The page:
Materials and methods
Animals and tumor induction
In a large F1 backcross study using NIH/Ola and M. spretus mice (i.e. NSP backcross, (NIH/Ola × M. spretus) × NIH/Ola), the Skts1 locus on chromosome 7 was identified by QTL analysis as a skin tumor susceptibility locus (Nagase et al., 1995). A resistant F1 backcross mouse was selected for further phenotype-assisted backcrossing over at least 10 generations to NIH/Ola mice, ultimately leading to multiple congenic lines containing different overlapping regions of M. spretus proximal chromosome 7 on the NIH/Ola background. Mice from all generations were treated following the same skin tumor induction protocol, as reported previously (Nagase et al., 1995). In short, mice (8–12 weeks old) received a single dose of DMBA (25 μg per mouse in 200 μl acetone) and, starting 1 week after initiation, animals were promoted with TPA (200 μl of 0.1 mM solution in acetone) twice weekly for 20 weeks. Papilloma numbers were counted every other week until 20 weeks after tumor initiation.
DNA preparation, genotyping and allelotyping using microsatellite markers
DNAs were prepared from papillomas and corresponding normal tail tips and microsatellite markers were amplified by standard methods. Each marker's order and distance were estimated from progeny generated during these (NIH/Ola × M. spretus) × NIH/Ola backcross animals (n>1000). Negative binomial regression analysis was used to identify QTLs that control skin tumor susceptibility, as reported previously (Nagase et al., 1995, 1999). To determine susceptibility in the congenic lines, the Wilcoxon rank sum test was used. Allelic imbalances in papillomas of N2, N4 and N9 mice were examined by quantitative polymerase chain reaction (PCR) using fluorescent dye-labeled oligomers designed to amplify SSLP markers (microsatellites). Differences of 50% or more in the intensity ratios of the two alleles in papilloma DNAs compared to DNAs from corresponding tails as normal controls were scored as allelic imbalances, as previously described (Nagase et al., 2003). At least three independent microsatellite markers were analysed in duplicate per papilloma. Percentages of allelic imbalances in different crosses were compared using the χ2 test.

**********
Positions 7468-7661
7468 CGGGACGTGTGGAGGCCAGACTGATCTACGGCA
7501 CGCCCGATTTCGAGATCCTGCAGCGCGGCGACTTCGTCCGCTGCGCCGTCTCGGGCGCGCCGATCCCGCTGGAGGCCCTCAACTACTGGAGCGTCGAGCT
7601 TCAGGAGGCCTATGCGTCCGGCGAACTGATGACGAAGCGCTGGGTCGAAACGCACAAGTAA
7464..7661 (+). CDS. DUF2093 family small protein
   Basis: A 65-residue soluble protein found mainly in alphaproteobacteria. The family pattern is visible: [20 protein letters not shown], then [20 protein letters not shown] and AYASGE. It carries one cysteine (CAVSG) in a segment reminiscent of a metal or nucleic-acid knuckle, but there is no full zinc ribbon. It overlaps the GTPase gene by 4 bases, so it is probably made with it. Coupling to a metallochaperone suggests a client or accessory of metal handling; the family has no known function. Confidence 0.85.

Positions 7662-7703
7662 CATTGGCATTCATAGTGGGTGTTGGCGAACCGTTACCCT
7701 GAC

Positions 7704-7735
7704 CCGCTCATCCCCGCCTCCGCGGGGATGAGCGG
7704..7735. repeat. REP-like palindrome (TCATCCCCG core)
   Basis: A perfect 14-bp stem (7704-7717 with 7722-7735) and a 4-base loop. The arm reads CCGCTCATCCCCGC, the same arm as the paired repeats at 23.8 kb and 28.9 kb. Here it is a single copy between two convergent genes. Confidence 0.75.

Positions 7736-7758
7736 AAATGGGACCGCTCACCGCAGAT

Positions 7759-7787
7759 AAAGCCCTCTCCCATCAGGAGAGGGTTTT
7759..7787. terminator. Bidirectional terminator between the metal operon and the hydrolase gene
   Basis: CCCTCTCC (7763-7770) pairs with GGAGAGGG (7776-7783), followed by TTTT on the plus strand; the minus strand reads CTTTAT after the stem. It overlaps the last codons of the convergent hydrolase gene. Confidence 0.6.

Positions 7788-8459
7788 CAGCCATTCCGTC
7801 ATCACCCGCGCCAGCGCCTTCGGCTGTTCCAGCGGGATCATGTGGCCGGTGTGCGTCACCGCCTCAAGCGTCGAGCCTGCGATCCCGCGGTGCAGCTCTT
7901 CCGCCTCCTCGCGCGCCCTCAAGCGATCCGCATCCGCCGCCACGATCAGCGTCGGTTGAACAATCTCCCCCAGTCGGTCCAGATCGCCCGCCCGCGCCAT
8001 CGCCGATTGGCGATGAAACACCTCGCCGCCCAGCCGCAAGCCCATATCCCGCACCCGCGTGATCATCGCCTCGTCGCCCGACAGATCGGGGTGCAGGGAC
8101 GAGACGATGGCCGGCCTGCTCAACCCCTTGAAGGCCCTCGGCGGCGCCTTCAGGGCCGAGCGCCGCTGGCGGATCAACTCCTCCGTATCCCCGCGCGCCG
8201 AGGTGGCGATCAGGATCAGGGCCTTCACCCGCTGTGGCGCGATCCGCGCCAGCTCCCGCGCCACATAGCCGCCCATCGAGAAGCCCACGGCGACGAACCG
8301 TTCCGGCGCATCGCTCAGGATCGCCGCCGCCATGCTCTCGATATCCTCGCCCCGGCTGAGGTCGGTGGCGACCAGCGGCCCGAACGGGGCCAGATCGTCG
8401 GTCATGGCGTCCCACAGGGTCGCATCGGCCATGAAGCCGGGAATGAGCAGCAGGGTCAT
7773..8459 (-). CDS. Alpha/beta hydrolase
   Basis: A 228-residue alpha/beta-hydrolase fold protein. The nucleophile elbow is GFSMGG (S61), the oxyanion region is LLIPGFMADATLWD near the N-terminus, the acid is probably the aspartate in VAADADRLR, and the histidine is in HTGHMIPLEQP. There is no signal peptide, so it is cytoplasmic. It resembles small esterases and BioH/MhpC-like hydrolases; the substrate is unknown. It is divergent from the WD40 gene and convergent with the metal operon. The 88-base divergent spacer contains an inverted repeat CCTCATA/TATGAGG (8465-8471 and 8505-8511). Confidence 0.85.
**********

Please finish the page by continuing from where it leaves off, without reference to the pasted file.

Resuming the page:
Fibroblast cell lines
The matings of the intercrossed congenic line 1230 were timed and the embryos were dissected at E 13.5. Yolk sacs were isolated and genomic DNAs were prepared from the head of each embryo and genotyped by PCR. Fibroblasts were passaged repeatedly according to the standard 3T3 protocol. Metaphase chromosomes were prepared and used for FISH.
FISH mapping of chromosome 7 BACs
BAC clones (RPCI23-5O6, RPCI23-93H2) were purchased from Oakland Children's Hospital. RPCI23-5O6 was labeled with cy3 by nick translation. RPCI23-93H2 was labeled with fluorescein isothiocyanate (FITC). Hybridization, washing and probe detection were performed according to the manufacturer's instructions (Bioprime DNA labeling system, Invitrogen, Carlsbad, CA, USA).
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We thank R del Rosario and R Contreras for assistance with animal husbandry. This work was supported by an NCI Mouse Models of Human Cancer Consortium Grant (U01 CA84244). The early development of the congenic lines was funded by Cancer Research UK at the Beatson Institute (Glasgow, Scotland). JPdK was supported by a research fellowship through the Dutch Cancer Society. JHM is the recipient of a Leukemia & Lymphoma Society Fellowship. AB acknowledges support of the Barbara Bass Bakar Endowed Chair of Cancer Genetics.
Competing interests statement
The authors declare that they have no competing financial interests.
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de Koning, J., Wakabayashi, Y., Nagase, H. et al. Convergence of congenic mapping and allele-specific alterations in tumors for the resolution of the Skts1 skin tumor susceptibility locus. Oncogene 26, 4171–4178 (2007). https://doi.org/10.1038/sj.onc.1210206